Words of Wisdom (for my first year grad school self)

After two years in Iowa, Student Affairs, and trying to be an adult, I think I’ve learned a few things. While I am not now nor ever perfect, I think it both responsible and important to pass on a few life lessons I’ve learned. To anyone reading that may be starting their Grad journey, these are not an ends to a means. To someone struggling to be themselves, you are your own author. To the person rolling their eyes, bye.

It is ok to not be happy. Not everything will go according to plan. You may not like a professor, a class, a work assignment. It is ok to feel like the odd one out, stressed, and hopeless. Make your journey full of dissonance. Rejoice in the small things and don’t stress the big things.

You won’t be friends with everyone. The cohort (and program) is small in comparison to the rest of the University. You won’t get along with everyone. In fact, you can go your whole 2 years being able to count the social time you’ve spent with your classmates on two hands. THAT IS OK. Your cohort is not everything and don’t buy those happy-go-lucky fantasy stories that may be sold to you.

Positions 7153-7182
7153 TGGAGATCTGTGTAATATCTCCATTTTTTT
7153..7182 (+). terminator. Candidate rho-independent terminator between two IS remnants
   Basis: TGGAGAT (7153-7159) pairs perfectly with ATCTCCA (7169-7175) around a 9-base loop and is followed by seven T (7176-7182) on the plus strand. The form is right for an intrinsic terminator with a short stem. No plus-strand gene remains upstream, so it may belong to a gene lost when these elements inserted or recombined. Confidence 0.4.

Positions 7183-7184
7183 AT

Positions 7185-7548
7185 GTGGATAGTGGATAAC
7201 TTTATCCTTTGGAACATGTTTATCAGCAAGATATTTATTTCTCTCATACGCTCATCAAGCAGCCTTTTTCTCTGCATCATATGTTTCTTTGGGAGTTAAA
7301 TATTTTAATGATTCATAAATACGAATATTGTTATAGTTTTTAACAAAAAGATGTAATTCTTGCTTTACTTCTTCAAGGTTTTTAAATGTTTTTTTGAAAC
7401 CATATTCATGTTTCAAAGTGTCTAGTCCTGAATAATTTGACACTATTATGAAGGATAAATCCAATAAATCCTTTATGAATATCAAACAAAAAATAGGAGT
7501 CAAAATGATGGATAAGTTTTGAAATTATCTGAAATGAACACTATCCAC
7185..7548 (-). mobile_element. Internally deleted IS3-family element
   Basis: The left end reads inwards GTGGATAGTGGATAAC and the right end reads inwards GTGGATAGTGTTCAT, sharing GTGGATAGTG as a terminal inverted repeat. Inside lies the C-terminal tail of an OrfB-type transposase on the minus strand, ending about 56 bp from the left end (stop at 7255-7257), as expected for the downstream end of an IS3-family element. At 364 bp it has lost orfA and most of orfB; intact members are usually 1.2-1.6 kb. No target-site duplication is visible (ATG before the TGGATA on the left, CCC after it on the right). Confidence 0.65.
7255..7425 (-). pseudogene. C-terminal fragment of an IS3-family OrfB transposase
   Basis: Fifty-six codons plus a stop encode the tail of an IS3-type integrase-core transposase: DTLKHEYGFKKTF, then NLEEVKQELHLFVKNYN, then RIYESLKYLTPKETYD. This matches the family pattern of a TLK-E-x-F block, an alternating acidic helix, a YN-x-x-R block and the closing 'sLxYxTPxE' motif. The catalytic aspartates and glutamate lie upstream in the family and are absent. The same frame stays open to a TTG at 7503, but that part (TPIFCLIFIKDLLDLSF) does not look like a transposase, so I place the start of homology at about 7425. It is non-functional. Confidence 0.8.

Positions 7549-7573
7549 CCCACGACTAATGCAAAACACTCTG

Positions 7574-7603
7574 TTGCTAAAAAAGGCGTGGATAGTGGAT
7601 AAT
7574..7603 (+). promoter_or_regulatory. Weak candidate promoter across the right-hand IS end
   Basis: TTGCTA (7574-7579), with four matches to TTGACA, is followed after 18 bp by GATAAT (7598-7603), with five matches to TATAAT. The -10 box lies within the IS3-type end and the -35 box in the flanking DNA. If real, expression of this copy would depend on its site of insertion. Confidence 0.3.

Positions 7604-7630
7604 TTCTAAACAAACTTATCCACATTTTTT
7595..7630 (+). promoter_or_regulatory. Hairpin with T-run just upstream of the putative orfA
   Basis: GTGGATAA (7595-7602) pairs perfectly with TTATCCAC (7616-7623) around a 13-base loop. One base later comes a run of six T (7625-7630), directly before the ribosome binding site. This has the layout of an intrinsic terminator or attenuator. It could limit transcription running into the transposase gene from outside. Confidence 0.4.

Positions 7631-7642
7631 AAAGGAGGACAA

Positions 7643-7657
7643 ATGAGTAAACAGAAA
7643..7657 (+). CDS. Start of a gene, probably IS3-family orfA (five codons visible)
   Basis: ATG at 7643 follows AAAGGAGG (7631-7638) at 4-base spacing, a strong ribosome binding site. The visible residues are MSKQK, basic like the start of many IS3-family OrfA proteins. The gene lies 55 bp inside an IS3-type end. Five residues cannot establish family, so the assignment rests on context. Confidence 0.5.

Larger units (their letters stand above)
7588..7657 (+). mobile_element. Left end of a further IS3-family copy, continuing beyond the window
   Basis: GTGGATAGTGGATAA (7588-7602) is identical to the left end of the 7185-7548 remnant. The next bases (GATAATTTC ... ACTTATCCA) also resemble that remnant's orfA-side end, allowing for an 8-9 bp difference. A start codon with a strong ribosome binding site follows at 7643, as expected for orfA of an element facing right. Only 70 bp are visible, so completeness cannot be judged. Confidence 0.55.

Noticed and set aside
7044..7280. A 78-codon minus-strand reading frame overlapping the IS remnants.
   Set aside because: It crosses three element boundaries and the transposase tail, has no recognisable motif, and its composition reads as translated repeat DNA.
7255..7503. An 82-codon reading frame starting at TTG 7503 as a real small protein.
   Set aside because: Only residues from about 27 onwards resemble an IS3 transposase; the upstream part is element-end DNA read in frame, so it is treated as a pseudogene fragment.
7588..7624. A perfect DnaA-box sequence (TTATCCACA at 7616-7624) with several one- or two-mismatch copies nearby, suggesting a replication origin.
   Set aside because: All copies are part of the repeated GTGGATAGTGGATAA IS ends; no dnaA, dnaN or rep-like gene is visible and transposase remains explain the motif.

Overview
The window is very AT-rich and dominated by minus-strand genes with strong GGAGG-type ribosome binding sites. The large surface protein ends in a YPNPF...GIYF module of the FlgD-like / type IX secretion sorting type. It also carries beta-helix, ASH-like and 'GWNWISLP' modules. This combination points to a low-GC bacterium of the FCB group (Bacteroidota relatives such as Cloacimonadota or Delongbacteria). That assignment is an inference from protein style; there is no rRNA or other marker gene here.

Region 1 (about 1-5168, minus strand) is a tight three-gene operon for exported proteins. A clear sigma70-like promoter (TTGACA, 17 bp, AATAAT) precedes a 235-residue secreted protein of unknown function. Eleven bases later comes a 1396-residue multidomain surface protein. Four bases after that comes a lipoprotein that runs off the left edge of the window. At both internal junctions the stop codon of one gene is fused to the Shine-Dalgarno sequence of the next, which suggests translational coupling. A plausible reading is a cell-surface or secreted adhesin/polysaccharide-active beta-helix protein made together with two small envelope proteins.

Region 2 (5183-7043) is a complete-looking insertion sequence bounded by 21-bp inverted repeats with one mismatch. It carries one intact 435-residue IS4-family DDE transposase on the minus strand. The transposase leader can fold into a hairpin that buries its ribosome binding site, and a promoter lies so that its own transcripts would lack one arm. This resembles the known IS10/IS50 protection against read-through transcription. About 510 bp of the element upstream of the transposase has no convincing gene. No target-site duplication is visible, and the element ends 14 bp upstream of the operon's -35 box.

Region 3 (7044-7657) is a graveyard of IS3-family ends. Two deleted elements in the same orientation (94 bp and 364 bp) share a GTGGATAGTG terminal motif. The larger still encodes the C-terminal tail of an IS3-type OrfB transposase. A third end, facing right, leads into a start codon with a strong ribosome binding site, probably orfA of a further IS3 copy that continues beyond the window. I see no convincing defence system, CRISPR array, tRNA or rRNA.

You have to speak up and advocate for what you want. Looking back, there is so much I should have asked to do. I was both worried about speaking up and was lazy thinking opportunities would fall in my lap. You have to watch out for yourself, advocate for unique experiences, and build that resume.

Do a practicum/internship outside of the University. Your University is great, but you will learn SO much more if you do a practicum/internship. I made my practicum visits a day-long event and did not worry about time. I was able to multi task by getting off my campus, building outside networks of support, and doing some real meaning making.

Find your social and support networks outside of your program and assistantship. Per the fact you won’t be friends with everyone, you need to find a friend and support group outside of well, your graduate experience. Connect with people in the law school. Find a student org. DO SOMETHING. If you spend all your time in HESA you will quickly limit your experiences.

Dedicate time for you to get away from Iowa City. There is so many cool things in and around your state. Check out websites like onlyinyourstate.com or just google search things. That randomly “wold’s only/largest xyz”, yea go check that out. That town with a cool name, go explore.